Former Olympic gold medallist Susie O'Neill with junior swim squad members Georgia Cooke, 7, and Arthur Joseph, 5, at Yeronga Park Swimming Pool. Picture by Luke Marsden.
Former Olympic gold medallist Susie O'Neill with junior swim squad members Georgia Cooke, 7, and Arthur Joseph, 5, at Yeronga Park Swimming Pool. Picture by Luke Marsden.

Public support swells for Queensland Olympics

TWO thirds of Queenslanders say we should go for gold with a bid to host the 2032 Olympic Games, an exclusive survey reveals

The YouGov Galaxy survey found overall support across the state for a bid for the 2032 Games has leapt to 65 per cent - up from 56 per cent in October. Opposition has fallen from 34 per cent to just 25 per cent, with 10 per cent remaining uncommitted.

The appetite to bring the world's biggest sporting spectacle to the Sunshine State has jumped among all age groups. Nearly eight in 10 millennials are backing a bid, more than two-thirds of Generation X and over half of Baby Boomers.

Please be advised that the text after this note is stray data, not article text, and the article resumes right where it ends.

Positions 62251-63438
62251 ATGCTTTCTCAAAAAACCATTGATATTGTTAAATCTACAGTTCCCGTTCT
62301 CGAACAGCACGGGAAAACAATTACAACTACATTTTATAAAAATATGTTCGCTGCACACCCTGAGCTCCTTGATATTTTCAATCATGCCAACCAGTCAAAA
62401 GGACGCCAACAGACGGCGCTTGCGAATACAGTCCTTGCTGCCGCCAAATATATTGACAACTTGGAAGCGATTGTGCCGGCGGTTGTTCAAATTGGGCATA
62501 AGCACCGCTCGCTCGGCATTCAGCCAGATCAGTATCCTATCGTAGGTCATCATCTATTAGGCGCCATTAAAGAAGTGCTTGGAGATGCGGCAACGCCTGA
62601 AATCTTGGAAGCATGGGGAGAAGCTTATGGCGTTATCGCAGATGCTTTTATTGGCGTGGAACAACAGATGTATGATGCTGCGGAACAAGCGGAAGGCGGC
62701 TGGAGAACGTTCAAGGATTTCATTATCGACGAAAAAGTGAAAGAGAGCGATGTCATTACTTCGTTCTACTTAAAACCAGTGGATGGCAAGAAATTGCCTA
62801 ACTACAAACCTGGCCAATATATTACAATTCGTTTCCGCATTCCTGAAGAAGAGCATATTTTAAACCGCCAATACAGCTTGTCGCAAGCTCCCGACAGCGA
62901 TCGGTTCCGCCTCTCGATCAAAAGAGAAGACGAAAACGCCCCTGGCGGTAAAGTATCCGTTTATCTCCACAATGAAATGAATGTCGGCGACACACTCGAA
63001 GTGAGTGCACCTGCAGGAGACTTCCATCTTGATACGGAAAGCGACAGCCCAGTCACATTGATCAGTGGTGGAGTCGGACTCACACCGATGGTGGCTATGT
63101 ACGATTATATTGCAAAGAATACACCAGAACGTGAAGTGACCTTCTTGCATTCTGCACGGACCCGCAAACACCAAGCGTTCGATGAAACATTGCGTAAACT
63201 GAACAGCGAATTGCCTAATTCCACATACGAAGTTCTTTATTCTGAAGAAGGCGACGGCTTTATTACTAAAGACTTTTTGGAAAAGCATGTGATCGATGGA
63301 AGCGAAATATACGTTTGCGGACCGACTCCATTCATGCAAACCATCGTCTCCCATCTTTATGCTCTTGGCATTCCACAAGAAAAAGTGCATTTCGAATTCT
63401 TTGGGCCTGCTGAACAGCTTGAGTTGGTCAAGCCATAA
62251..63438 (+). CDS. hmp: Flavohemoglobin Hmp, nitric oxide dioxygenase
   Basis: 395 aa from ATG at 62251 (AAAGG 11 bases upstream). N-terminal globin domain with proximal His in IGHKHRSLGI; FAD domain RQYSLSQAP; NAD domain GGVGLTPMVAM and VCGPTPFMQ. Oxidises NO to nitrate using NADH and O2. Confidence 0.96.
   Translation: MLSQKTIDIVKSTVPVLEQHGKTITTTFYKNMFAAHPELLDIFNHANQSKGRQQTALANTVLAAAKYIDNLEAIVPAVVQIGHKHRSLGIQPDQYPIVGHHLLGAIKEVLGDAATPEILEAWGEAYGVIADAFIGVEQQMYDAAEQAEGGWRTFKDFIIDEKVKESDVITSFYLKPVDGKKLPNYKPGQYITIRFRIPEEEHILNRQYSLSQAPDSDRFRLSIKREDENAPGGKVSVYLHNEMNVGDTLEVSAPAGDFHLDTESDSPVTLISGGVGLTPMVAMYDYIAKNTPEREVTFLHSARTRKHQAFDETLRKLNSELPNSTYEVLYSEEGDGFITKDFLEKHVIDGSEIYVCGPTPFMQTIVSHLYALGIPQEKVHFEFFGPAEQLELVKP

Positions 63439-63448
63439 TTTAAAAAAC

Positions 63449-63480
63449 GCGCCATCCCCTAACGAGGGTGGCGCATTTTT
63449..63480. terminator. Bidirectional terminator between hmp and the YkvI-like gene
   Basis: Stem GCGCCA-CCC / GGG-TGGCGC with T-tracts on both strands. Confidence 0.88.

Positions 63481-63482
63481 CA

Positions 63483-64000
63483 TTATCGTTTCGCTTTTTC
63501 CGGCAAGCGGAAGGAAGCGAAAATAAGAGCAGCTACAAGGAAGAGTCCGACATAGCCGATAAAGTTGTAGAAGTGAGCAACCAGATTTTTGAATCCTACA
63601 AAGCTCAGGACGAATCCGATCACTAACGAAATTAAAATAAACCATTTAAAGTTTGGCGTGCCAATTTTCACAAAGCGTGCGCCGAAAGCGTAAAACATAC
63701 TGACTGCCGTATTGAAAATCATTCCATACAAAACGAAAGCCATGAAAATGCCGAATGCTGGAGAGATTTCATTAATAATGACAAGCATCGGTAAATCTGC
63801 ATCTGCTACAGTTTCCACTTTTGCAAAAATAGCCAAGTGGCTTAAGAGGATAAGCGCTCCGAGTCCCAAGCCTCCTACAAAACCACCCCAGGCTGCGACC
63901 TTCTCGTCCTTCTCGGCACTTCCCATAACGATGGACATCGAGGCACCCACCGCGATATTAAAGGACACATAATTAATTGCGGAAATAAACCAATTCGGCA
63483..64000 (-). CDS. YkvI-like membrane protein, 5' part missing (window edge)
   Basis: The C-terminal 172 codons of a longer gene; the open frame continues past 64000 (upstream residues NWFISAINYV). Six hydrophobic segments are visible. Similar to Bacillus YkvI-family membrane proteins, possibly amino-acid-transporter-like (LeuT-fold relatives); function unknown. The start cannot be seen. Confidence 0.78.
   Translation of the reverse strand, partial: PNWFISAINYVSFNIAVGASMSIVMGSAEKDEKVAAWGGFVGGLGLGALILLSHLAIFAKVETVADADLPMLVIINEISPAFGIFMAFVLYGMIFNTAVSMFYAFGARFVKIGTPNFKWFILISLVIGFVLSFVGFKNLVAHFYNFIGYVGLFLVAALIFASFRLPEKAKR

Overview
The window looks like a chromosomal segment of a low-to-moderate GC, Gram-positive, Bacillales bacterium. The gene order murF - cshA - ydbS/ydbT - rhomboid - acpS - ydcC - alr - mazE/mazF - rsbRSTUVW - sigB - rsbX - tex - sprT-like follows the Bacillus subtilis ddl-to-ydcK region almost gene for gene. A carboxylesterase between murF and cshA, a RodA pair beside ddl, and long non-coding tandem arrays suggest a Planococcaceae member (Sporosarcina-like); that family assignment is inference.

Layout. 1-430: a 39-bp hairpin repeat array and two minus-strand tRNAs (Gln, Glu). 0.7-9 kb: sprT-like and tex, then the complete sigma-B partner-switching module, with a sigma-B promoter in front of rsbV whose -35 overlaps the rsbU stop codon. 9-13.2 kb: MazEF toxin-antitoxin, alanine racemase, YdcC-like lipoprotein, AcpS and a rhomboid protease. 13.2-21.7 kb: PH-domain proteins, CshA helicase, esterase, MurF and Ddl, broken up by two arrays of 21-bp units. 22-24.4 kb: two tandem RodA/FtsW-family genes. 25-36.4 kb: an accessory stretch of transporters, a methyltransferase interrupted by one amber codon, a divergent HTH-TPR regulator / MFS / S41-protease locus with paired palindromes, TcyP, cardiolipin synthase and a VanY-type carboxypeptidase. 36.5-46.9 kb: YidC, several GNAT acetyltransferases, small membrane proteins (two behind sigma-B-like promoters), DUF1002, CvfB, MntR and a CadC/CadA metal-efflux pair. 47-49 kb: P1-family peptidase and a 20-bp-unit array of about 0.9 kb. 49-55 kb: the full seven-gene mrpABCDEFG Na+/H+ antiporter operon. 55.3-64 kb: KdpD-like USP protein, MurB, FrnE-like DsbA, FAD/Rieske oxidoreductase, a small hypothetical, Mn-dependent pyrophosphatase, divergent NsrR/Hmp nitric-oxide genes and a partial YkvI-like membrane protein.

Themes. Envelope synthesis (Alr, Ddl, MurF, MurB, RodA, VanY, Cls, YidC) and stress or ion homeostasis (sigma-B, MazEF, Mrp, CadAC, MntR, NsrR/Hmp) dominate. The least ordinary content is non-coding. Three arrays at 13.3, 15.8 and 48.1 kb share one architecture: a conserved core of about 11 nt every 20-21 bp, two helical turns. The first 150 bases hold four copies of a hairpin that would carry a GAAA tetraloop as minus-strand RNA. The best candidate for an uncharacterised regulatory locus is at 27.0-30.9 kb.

Former Olympic gold medallist Susie O'Neill with junior swim squad members Georgia Cooke, 7, and Arthur Joseph, 5, at Yeronga Park Swimming Pool. Picture by Luke Marsden.
Former Olympic gold medallist Susie O'Neill with junior swim squad members Georgia Cooke, 7, and Arthur Joseph, 5, at Yeronga Park Swimming Pool. Picture by Luke Marsden.

"That's a significant increase in a relatively short time," Brisbane Lord Mayor and SEQ Council of Mayors chairman Adrian Schrinner said. "It's really looking exciting and it's good to see the

community is getting excited as well."

The surging support comes as the mayors confirm that if a successful bid were made, the event would be officially known as the Brisbane 2032 Games, but events would be staged right across the southeast as well as in Cairns and Townsville.

And the International Olympic Committee will be asked to approve changes next month which would allow regions to bid, paving the way for SEQ to be the first to take advantage.

A working group chaired by Australian Olympic Committee president John Coates this week presented a package of recommended reforms to the IOC executive board which also include greater flexibility over the time frame for awarding games.